They May Soon Be Like Shinny Brass Buttons
by James Glaser
I can remember growing up in the cold war and seeing photographs or clips on the news that pictured Russian generals, whose chests would be covered with medals and ribbons.
To me, that always looked kind of cheap, like the Soviet Union gave out a medal or ribbon for just about anything. Growing up I would see Soldiers and Marines marching down the street in Veteran's Day Parades and many of the WW II and Korean Vets would have three or four medals or a row or two of ribbons. Each of them really meant something.
You could always spot the Purple Heart which showed that a veteran had shed some of his blood for our country and every kid on my block knew that a little "v" on the ribbon meant that the Award was given for valor.
Today, I would guess like the Soviet Union during the Cold War, medals and ribbons are given out for many things that have nothing to do with combat. Did you know you can now get a medal for "Humane Action or Humanitarian Service? How about the one for "Navy/Marine Corps Overseas Service"? Then there is the Sea Service Deployment Ribbon, Artic Service, Coast Guard Artic Service Medal, the President's Dist. Fed. Civilian Service Medal, and then there is the Navy and DOD's Dist Civilian Service Medal.
There are medals for the Selective Service, Recruiting, being in the Reserves, the United Nations Service Medal not to be confused with the United Nations Medal. How about the Multi-National Forces and Observer Medal or the Inter-American Defense Board Medal?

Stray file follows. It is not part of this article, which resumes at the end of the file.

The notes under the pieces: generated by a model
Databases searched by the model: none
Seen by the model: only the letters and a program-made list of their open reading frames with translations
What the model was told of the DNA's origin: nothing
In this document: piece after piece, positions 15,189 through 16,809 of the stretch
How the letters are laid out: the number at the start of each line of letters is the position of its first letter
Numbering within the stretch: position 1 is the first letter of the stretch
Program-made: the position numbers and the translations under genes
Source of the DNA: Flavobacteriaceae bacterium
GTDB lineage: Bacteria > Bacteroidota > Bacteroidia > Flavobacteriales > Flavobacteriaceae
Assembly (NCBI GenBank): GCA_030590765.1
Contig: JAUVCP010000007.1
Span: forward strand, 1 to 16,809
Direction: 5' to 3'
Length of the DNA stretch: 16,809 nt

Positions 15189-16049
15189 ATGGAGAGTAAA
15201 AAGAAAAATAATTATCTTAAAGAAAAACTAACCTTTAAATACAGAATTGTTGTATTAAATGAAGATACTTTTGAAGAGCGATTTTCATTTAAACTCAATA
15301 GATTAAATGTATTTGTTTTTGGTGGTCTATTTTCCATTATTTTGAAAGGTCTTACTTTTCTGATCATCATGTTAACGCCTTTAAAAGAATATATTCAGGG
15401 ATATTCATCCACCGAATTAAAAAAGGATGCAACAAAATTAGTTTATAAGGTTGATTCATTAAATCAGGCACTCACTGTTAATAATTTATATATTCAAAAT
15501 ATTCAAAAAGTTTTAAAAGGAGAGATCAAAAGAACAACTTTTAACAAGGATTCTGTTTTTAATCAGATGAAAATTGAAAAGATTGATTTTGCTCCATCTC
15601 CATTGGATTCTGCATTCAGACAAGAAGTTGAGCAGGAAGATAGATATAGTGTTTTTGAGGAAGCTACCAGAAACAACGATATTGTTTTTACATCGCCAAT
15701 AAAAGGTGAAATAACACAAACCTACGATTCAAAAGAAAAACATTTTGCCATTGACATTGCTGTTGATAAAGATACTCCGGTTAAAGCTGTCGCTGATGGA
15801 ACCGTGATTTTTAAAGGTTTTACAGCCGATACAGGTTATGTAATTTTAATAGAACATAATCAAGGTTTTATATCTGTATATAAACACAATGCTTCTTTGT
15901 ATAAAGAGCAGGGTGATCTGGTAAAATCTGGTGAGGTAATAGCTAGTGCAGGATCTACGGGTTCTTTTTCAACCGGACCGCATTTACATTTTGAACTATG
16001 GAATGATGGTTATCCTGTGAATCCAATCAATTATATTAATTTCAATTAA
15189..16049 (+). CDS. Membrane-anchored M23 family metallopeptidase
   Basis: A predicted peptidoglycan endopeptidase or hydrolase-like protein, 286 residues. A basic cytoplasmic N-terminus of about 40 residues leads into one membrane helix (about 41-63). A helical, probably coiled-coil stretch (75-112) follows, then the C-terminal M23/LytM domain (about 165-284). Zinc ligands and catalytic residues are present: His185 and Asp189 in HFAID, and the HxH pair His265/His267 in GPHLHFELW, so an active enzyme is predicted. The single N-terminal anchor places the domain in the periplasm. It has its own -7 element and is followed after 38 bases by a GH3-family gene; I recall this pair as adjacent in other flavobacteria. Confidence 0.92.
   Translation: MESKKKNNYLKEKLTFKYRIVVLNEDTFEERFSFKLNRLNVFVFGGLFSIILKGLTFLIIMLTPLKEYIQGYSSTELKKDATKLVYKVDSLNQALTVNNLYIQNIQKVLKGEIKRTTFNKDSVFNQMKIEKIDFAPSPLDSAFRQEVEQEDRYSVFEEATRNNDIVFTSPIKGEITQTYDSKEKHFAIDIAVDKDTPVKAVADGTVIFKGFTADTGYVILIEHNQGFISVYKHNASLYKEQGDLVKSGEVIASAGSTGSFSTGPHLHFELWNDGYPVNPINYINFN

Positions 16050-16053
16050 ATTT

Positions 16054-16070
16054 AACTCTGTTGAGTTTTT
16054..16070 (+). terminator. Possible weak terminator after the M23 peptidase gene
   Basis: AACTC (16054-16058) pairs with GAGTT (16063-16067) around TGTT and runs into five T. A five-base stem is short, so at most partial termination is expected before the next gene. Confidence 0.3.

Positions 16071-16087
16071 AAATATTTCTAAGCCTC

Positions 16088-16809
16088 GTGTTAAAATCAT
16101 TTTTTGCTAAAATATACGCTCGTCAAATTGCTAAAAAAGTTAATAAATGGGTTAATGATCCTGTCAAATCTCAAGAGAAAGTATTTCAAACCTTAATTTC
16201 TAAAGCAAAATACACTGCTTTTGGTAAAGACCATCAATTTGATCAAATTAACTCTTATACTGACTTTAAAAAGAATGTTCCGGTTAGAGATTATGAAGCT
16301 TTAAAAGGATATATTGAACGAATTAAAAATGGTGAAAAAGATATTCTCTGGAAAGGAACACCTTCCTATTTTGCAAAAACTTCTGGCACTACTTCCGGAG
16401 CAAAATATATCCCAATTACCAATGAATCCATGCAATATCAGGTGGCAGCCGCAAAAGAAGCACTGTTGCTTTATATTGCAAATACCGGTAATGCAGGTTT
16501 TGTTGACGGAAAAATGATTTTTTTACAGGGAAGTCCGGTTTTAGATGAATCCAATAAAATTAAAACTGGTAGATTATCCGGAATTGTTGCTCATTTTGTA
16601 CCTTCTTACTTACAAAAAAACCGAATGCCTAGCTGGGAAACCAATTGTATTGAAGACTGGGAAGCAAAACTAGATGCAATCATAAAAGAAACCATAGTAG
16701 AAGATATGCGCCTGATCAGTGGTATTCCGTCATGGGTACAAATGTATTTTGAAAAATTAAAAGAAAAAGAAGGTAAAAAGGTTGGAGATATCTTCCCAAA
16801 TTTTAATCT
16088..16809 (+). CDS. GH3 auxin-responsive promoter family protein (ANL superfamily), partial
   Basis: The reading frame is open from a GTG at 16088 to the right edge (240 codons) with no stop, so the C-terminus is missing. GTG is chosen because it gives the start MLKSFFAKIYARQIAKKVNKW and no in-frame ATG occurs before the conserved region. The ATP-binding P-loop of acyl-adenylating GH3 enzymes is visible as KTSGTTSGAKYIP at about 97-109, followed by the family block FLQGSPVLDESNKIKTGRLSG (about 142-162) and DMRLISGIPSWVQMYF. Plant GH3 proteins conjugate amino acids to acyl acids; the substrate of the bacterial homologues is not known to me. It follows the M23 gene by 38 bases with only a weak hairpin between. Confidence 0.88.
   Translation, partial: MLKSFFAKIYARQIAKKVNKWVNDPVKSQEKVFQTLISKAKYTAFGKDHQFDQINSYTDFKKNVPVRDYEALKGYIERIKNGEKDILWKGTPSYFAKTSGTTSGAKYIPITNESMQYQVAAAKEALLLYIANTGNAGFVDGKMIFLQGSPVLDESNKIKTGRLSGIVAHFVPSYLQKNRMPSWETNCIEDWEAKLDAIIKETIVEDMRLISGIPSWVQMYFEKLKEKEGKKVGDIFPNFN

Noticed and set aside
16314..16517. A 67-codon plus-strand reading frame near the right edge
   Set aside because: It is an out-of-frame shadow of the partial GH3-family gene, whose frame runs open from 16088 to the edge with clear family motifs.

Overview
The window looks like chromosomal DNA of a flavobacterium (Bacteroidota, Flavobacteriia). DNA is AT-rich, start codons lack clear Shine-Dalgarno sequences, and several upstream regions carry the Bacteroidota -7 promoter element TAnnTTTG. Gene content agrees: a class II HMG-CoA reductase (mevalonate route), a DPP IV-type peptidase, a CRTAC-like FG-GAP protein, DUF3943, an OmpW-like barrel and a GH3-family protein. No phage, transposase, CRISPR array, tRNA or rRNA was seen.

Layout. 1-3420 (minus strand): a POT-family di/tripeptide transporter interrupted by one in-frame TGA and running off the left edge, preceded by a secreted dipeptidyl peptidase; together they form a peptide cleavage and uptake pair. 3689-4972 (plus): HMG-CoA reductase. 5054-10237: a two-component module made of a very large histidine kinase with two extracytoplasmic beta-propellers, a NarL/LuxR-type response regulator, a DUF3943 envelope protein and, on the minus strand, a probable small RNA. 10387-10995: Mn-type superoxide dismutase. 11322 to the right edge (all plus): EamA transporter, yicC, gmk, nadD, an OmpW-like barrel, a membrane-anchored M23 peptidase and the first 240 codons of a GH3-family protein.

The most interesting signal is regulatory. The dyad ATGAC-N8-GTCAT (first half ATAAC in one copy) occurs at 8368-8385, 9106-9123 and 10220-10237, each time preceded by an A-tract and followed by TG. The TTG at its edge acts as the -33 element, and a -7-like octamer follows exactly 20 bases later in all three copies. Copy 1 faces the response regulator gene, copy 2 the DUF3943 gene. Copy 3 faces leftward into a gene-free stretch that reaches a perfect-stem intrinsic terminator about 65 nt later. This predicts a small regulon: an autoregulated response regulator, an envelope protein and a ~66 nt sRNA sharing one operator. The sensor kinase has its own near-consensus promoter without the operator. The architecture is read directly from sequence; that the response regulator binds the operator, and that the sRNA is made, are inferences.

There are way more medals and ribbons for non-combat service than there are for combat, but they all look like the real thing. It makes the troops look good to have several rows of ribbons or medals and that helps with recruitment.
Sunday morning I was watching the Chairman of the Joint Chiefs of Staff, Marine Corps General Peter Pace on a talk show. He had way more than a chest full of ribbons, so just for grins I looked up what they were for. The General has some medals that any Marine would be proud of, but a lot of the ones he has are pretty hokey. The man has a Bronze Star, the Legion of Merit, and the Combat Action Ribbon, but he also has something called Defense Superior Service Medal. Those are "Awarded by the Secretary of Defense for superior meritorious service while in a position of significant responsibility while assigned to a joint activity." Cool, but not really what you would call service requiring a medal.
Now I'm not picking on General Pace. Almost every high ranking American military leader is now looking like one of those Cold War Soviet Generals. General Pace also has medals and ribbons for the Global War of Terrorism, (Didn't take long to invent that one) Navy Sea Deployment, Overseas Service Ribbon, Recruiting Service Ribbon, Order of the Sacred Treasures of Japan, and a United Nations Medal.
Now this is just my opinion, but row upon row of ribbons or medals seems to cheapen the ones that really mean something. Every American thinks of the words "hero or sacrifice" when they see a Soldier or Marine with a medal or ribbon on their uniform.